January 18, 2010
From an European perspective, Barack Obama’s first year in office has been less than spectacular as far as results go. His left-of-centre administration includes many of Bill Clinton’s former appointees in vital areas such as economic strategy or foreign affairs. Many of his supporters feel let down with the lack of progress in Iraq, in Afghanistan, on the environment or by the less-than-satisfactory health reform. To be sure, the Republicans are still in charge of the Defense Department, same as during the Clinton mandate in the ’90s. Thirty thousand additional troops were recently dispatched to Afghanistan, which is unfortunately becoming an Islamic Vietnam, with a Taliban victory no longer considered a remote possibility.
Today’s United States is a country with a decaying industrial base and infrastructure, being regarded around the world as a promoter of financial instability and military diplomacy. True, its relationship with Russia is less tense than during the Bush years, and these days American diplomats are required to “achieve more with less”. The US’s recent foreign affairs strategy was developed last April during a meeting of the Institute for National Strategic Studies (INSS) and the National Defense University. On that occasion, the representatives of the State Department freely admitted that the US are not able to stop China from developing further, much as they would have liked to: “we cannot change the course of events and we do not have any plausible recipe that would allow us to slow down their growth” (source Le Monde diplomatique) . The participants admitted that America has lost its claim to world supremacy and the fact that its diplomats can “no longer dictate to other states how to conduct their affairs, having to use persuasion instead”. In order to enlist the Russians’ support to pressure Iran in giving up its nuclear ambitions, the Obama administration has scrapped the missile shield deployment in Central Europe.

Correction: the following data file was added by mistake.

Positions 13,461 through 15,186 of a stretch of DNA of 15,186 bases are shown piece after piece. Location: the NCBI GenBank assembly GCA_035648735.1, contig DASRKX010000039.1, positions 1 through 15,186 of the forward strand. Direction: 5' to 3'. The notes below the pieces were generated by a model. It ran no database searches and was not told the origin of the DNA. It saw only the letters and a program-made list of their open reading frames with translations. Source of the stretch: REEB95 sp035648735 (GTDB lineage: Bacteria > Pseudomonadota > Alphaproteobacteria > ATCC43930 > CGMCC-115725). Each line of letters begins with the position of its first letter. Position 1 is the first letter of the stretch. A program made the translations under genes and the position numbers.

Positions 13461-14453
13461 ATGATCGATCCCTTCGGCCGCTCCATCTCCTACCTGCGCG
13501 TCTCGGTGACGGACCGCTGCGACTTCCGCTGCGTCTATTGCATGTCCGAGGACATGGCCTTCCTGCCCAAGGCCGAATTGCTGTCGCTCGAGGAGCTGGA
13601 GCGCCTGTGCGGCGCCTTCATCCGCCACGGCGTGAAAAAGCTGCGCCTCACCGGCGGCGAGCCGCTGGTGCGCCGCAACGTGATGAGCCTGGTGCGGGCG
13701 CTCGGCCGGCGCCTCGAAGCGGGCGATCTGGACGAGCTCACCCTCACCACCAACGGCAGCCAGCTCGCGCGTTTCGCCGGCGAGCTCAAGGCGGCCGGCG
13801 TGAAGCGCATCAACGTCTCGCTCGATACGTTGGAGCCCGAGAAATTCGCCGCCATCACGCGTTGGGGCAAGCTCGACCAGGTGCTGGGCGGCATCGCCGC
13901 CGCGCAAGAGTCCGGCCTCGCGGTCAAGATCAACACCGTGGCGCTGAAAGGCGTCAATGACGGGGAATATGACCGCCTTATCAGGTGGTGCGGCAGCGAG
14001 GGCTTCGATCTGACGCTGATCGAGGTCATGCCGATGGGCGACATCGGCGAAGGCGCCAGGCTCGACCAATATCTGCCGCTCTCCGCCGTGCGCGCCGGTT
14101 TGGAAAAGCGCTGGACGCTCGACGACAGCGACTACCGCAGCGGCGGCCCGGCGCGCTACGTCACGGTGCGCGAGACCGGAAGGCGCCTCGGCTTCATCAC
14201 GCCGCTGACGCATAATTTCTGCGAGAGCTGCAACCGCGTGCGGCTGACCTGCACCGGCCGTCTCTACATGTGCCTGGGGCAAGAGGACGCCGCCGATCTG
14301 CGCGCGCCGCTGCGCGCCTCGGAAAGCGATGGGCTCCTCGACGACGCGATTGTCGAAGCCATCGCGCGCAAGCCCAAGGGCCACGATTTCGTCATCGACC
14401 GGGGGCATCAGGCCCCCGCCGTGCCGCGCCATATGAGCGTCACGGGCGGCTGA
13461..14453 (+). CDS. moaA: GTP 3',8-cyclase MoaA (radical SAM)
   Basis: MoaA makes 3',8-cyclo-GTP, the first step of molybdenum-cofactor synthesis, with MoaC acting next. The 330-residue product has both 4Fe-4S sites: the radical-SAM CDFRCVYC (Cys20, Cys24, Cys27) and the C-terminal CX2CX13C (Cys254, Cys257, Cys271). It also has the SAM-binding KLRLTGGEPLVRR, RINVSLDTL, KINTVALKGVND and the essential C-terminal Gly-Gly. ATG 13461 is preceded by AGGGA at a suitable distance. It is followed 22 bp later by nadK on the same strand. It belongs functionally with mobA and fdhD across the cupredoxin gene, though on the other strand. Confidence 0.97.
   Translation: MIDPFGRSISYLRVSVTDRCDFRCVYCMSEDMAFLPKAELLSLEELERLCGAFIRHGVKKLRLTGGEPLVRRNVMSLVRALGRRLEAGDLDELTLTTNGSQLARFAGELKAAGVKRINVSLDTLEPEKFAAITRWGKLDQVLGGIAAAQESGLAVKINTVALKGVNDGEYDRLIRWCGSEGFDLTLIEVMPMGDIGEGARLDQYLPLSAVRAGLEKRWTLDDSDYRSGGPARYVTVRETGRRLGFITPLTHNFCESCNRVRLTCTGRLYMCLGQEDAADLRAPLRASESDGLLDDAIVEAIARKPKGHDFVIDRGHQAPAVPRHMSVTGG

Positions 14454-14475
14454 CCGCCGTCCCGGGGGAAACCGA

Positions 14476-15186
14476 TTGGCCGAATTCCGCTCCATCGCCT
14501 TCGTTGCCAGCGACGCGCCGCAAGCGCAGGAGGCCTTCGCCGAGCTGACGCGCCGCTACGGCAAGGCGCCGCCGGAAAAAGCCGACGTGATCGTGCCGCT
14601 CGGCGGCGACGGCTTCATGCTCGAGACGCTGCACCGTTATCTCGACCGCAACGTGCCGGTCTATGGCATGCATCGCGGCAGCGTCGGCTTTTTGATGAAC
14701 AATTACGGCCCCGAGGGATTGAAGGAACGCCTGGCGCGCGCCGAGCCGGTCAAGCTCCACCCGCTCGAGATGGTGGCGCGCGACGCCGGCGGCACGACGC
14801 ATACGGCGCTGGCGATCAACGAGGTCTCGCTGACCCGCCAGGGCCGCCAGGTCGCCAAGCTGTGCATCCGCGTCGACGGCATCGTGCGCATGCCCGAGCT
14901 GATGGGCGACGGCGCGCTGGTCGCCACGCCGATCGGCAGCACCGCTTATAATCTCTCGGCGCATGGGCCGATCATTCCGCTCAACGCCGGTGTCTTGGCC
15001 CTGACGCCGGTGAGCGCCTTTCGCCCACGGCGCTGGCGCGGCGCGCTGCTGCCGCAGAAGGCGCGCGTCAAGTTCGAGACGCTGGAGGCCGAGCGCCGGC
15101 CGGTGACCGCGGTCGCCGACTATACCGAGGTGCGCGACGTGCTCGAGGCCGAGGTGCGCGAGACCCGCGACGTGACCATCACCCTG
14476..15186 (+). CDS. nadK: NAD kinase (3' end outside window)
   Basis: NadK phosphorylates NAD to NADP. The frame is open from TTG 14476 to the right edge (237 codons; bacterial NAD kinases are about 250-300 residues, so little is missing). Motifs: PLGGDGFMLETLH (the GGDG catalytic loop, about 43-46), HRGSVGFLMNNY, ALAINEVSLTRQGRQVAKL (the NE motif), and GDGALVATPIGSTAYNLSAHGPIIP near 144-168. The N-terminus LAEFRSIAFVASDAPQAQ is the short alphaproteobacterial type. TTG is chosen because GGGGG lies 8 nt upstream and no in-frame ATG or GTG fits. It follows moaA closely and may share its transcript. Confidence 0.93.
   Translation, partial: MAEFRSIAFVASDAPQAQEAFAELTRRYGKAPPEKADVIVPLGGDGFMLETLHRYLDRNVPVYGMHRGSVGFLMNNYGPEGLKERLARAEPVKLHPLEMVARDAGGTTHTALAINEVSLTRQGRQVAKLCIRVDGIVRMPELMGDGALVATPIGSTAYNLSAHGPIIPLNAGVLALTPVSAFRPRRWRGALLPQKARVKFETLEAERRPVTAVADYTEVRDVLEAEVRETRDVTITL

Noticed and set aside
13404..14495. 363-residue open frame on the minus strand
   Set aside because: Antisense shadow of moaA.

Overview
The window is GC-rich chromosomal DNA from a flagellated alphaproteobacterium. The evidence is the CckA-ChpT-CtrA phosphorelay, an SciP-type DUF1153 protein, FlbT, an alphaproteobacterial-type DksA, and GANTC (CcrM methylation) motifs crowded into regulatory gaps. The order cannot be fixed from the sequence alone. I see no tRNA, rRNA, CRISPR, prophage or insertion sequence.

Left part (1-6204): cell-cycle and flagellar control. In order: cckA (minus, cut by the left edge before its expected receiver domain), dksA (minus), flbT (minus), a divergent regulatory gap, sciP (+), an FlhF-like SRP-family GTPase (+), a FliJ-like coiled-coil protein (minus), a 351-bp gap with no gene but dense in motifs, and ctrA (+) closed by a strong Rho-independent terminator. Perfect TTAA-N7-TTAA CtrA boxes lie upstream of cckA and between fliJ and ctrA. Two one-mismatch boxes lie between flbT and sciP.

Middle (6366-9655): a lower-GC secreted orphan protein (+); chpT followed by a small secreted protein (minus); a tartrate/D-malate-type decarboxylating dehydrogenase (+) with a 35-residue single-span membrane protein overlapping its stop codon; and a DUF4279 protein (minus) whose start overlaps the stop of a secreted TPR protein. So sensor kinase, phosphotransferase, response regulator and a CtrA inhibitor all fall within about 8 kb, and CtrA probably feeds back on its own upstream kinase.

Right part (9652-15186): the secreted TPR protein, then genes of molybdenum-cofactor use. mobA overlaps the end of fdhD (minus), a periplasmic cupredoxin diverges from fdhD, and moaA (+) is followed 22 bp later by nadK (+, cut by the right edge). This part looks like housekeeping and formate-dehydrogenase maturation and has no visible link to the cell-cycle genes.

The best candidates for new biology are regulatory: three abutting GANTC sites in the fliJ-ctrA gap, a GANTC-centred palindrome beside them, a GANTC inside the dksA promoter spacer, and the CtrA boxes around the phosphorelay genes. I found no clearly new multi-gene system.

Obama also hopes that China’s support will help his administration in dealing with the North Korean nuclear threat. Consequently, during his November 2009 visit to Beijing he did not discuss Tibet with the Chinese leaders – an approach that could serve as a useful model for President Sarkozy.
One of Obama’s disappointments is that the Wall Street culprits for provoking the 2008 financial meltdown are back to business as usual, after paying back the Treasury bailout funds they had received a year ago. The administration’s efforts to limit their bonuses have failed so far, and moves to re-regulate the financial sector have been all but abandoned.
Obama’s performance during his first year in office has disappointed many of his supporters because they had burdened his presidency with too many expectations, from ending the war to solving environmental problems. This personalisation of power which afflicts presidential systems of government is mainly to blame. The hope that a “miracle leader” could turn things around decisively has thus been exposed as just another political myth. Or, in the words of Serge Halimi, editorialist for Le Monde diplomatique, “the 2008 US presidential election has reminded us that miracles do not exist. And that, same as in other countries, a president’s political willpower or personality cannot be responsible for the destiny of the US”.Spotlight on Geopolitics